This goes out to both smart and silly people alike -- you truly need to get over the whole SPOILERS thing when it comes to a television show that's ALREADY AIRED. The whole concept of SPOILERS were meant to be when people find out stuff BEFOREHAND, as in BEFORE the show has been broadcast on TV.
Once the program has aired -- if you chose to "DVR" it to watch the next day or whenever, then THE RESPONSIBILITY FALLS ON YOU to avoid news sources and especially social media sites like Facebook and Twitter.
When the majority of viewers watch something the night it's on TV, especially a program that was highly anticipated (such as the most recent GAME OF THRONES episode, which had been talked about online for weeks ahead of time -- and amazingly SPOILER-FREE at that), expecting those folks to all adhere to an unwritten and unspoken pact to be silent because a few others were busy that night -- well, no offense, but that's really tough turkey titties for you.
Take it from someone who's been spoiled on things far more times than he cares to recall: by and large, it's almost always your own damn fault.
Times have changed, and if old fucks like me who were able to watch TV cliffhangers unfold or be resolved before Al Gore ever invented the Internet (spoiler time -- he didn't) -- if I'M able to acclimate to the way technology has changed things, then there's really no excuse whatsoever for people that are 2/3rds or even closer to only half my age to complain. This is the world you've been brought up in. You don't even have to "get with the times" -- you're part of them.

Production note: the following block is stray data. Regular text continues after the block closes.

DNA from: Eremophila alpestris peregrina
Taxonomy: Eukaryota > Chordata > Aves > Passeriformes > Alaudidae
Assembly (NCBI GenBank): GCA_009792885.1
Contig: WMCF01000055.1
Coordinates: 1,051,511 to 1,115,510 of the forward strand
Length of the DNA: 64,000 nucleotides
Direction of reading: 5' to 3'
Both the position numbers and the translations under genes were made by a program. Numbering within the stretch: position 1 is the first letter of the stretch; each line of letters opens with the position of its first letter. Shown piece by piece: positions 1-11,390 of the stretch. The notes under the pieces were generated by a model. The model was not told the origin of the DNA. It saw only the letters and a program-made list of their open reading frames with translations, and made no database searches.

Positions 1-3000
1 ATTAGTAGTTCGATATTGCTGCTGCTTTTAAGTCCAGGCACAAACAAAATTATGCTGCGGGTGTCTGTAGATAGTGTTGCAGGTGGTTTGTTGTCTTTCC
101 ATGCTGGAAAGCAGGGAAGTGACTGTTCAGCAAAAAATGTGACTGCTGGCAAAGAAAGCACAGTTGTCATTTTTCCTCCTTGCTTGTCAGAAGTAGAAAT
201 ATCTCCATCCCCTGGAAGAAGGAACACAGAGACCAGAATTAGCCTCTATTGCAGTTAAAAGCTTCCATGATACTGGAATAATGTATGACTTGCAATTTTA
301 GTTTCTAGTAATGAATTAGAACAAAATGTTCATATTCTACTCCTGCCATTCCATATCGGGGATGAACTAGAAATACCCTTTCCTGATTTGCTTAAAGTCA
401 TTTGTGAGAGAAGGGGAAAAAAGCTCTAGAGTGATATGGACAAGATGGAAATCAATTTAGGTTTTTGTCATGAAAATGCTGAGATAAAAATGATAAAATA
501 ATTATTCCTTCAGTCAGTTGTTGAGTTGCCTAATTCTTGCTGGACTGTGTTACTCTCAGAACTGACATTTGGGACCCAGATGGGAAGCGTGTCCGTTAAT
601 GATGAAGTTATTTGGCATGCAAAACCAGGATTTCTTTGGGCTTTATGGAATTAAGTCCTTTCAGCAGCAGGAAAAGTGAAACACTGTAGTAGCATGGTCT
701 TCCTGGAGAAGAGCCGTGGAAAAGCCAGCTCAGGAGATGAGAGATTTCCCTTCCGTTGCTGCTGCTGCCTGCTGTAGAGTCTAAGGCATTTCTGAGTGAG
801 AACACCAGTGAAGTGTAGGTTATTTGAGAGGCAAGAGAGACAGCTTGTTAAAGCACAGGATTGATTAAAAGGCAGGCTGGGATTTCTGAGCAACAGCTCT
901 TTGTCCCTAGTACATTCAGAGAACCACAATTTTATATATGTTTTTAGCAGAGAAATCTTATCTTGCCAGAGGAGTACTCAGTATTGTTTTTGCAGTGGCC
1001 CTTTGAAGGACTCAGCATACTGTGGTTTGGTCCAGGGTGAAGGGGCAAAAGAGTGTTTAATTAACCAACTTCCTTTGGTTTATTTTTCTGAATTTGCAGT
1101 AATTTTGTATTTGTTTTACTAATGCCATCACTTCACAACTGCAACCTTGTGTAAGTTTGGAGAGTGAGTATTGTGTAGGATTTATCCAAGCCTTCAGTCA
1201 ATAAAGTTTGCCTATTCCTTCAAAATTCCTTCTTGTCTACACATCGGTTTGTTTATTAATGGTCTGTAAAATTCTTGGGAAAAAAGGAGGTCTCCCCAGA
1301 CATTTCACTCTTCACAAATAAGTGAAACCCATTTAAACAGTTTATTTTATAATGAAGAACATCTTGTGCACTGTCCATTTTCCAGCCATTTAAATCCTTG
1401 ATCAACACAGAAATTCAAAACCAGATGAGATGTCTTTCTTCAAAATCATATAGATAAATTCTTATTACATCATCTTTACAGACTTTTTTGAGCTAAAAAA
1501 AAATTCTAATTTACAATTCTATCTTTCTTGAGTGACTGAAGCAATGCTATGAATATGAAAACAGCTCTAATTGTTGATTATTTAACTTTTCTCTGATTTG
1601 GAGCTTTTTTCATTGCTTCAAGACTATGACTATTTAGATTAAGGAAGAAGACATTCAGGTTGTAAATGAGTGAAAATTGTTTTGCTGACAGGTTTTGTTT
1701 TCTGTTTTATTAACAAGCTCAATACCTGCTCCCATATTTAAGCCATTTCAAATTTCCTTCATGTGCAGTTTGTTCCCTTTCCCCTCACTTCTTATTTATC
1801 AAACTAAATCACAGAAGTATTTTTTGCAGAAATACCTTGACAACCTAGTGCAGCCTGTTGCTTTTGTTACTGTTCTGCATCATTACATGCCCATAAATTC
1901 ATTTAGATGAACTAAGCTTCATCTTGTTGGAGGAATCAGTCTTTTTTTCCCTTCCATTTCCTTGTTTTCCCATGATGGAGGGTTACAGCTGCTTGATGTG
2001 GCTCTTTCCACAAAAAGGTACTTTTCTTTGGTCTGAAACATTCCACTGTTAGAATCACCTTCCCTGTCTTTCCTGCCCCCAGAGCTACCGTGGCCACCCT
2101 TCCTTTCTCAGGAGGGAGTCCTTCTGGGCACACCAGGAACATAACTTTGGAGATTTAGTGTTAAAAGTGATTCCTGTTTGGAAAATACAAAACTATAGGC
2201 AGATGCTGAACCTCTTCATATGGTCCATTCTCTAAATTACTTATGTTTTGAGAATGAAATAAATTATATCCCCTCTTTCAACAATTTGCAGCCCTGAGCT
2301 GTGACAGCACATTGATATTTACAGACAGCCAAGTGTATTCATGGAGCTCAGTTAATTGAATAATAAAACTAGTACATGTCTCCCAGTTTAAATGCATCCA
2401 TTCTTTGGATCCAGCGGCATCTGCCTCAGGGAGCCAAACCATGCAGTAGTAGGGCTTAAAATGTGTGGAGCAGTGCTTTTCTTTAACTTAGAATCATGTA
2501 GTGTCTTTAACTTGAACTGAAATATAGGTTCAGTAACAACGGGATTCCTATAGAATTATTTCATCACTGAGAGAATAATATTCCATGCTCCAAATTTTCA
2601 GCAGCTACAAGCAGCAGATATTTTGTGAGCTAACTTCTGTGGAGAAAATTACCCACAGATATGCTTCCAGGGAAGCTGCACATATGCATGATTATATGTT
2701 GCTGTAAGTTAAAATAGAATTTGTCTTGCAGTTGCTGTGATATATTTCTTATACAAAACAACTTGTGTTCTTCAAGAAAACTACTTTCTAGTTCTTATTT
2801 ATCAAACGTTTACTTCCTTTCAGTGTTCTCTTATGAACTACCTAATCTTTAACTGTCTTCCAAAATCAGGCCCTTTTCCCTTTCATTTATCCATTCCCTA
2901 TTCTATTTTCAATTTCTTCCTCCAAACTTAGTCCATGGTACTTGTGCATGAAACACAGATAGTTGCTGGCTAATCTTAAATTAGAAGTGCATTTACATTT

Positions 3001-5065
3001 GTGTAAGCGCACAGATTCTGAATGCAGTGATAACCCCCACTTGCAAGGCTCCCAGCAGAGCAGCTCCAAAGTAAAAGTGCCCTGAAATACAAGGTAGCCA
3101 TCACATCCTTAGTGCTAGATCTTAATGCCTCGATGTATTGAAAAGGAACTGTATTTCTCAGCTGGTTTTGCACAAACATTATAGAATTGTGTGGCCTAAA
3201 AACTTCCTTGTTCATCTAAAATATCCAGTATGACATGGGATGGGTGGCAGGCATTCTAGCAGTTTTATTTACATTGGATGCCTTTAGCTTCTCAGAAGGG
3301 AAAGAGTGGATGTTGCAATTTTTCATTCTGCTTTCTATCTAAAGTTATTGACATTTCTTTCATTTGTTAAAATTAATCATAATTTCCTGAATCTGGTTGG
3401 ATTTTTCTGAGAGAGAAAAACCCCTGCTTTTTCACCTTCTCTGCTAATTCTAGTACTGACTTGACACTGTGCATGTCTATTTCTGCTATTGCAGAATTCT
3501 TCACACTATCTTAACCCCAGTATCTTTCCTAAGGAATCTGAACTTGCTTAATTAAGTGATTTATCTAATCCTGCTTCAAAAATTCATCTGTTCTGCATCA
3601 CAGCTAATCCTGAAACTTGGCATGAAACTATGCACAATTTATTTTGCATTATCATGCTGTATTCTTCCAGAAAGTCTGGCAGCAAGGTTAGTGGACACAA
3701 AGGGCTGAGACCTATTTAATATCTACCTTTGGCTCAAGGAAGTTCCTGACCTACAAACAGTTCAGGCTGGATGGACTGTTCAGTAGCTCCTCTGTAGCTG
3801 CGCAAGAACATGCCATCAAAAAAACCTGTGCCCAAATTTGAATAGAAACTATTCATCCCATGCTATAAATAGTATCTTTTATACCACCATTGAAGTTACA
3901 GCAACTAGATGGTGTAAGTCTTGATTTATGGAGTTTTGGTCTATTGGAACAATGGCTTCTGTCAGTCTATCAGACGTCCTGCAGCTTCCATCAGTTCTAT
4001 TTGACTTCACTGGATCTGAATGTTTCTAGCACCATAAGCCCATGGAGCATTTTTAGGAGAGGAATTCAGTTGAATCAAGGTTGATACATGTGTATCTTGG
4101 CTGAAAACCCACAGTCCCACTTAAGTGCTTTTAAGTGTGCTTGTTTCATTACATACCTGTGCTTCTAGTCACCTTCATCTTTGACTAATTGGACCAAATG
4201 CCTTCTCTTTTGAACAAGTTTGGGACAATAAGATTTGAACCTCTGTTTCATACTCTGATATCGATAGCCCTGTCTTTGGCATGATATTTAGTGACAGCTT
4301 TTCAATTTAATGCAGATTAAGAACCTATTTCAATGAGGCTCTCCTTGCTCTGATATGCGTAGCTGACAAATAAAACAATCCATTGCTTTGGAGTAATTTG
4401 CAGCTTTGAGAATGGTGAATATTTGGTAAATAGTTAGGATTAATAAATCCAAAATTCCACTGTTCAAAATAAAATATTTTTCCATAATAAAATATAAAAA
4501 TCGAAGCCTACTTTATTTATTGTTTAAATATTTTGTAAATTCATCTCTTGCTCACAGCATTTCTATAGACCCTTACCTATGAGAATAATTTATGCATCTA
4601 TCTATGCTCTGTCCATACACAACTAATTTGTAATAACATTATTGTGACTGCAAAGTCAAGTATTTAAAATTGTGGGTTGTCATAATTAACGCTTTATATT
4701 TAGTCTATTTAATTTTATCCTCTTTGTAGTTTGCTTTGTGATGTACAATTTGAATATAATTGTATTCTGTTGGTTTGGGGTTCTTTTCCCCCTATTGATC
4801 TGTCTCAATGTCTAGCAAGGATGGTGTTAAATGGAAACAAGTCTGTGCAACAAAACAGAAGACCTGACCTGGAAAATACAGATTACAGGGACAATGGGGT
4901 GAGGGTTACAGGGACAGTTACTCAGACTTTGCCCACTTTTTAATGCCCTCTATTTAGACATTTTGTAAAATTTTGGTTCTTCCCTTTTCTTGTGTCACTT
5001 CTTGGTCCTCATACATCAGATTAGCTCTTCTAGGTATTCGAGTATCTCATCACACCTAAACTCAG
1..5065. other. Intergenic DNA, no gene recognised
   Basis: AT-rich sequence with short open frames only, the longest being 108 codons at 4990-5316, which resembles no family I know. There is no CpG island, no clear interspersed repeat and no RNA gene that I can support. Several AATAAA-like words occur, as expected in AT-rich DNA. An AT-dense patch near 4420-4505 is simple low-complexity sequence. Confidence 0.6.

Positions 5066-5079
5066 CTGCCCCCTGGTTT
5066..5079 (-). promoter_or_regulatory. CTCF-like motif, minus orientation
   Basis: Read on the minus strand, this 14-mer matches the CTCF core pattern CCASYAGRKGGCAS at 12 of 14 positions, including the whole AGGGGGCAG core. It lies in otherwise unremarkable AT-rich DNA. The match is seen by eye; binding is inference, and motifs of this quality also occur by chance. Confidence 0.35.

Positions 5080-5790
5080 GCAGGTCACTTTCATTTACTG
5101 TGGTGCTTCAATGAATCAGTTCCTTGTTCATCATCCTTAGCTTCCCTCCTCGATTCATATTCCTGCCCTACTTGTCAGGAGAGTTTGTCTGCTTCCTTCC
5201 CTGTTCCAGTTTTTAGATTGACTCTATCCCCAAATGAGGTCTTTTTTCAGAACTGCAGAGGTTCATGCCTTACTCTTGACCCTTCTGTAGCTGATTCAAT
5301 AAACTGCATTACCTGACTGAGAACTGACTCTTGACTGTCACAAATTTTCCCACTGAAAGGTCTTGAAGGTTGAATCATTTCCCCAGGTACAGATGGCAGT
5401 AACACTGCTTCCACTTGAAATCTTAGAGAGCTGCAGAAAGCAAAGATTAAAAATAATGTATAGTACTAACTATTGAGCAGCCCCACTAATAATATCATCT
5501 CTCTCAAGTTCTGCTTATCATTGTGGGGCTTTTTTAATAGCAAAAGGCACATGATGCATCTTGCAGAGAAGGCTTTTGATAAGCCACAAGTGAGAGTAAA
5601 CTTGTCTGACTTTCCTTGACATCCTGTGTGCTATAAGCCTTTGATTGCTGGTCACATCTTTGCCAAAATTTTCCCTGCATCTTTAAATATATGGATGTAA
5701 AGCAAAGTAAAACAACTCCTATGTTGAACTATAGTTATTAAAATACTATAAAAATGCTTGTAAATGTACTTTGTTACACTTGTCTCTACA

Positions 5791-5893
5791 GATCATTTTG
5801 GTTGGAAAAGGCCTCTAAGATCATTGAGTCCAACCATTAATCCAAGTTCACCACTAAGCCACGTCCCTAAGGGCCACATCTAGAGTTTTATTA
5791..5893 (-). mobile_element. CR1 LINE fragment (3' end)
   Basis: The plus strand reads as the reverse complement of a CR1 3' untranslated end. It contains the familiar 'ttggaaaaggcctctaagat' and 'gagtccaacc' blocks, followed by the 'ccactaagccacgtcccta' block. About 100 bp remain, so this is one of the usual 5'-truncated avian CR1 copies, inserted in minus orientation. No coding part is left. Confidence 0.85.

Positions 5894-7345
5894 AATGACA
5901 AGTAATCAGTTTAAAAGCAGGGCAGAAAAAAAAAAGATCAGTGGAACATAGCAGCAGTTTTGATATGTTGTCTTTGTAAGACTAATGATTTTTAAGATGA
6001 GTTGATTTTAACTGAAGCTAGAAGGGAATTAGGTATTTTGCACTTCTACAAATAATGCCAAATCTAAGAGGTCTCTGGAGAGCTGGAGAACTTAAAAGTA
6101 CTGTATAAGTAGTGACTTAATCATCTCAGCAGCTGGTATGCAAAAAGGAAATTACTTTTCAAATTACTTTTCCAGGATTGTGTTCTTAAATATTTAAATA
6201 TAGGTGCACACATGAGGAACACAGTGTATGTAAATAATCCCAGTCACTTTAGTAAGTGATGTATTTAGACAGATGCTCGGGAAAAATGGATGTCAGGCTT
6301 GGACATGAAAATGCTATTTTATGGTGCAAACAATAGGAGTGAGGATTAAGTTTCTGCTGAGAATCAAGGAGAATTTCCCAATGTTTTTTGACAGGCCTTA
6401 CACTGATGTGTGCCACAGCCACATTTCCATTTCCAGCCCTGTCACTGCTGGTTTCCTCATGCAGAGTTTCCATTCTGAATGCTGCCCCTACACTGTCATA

Note: this doesn't apply to movies, as there should be a longer "grace period" than the opening weekend. Now just how long that should be, I'm not sure. I didn't see that mentioned in the invisible pact either.
All that said, it IS a kind of a dick move to post something that's clearly a SPOILER in your Facebook Status Update. Save it for the comments that follow. One should avoid plot detail in the "Headline", but then say whatever heck you please in the "story". I don't mean to undercut my own blog, but taking the devil's advocate point of view -- doing otherwise (from what I just described) seems a bit deliberately willful and petty.
So your update can simply read: "I can't get over what happened on Sport of Kings tonight".
And your subsequent posts under it can then say: "It was bad enough Lord Dinglebottom was banging that horse, but I never expected him to get a hoof straight to the gunnysack and end the episode as Lady Dickbegone."